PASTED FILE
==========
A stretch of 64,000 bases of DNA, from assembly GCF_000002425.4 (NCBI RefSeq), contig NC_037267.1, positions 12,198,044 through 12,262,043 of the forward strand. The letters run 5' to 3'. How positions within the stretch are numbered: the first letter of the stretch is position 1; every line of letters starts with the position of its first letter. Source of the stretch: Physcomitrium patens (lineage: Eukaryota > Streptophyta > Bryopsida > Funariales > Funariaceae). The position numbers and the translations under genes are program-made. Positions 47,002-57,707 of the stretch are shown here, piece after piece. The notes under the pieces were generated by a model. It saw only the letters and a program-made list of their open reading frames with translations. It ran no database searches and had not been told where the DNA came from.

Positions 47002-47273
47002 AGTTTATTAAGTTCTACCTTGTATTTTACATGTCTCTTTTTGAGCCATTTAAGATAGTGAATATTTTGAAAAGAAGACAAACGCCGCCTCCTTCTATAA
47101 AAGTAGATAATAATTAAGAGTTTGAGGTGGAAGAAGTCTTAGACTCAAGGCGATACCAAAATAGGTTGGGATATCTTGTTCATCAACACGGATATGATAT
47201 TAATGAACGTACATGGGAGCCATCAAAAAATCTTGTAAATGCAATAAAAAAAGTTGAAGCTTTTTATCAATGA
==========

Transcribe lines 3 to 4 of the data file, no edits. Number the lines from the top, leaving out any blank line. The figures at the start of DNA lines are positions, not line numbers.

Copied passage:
47002 AGTTTATTAAGTTCTACCTTGTATTTTACATGTCTCTTTTTGAGCCATTTAAGATAGTGAATATTTTGAAAAGAAGACAAACGCCGCCTCCTTCTATAA
47101 AAGTAGATAATAATTAAGAGTTTGAGGTGGAAGAAGTCTTAGACTCAAGGCGATACCAAAATAGGTTGGGATATCTTGTTCATCAACACGGATATGATAT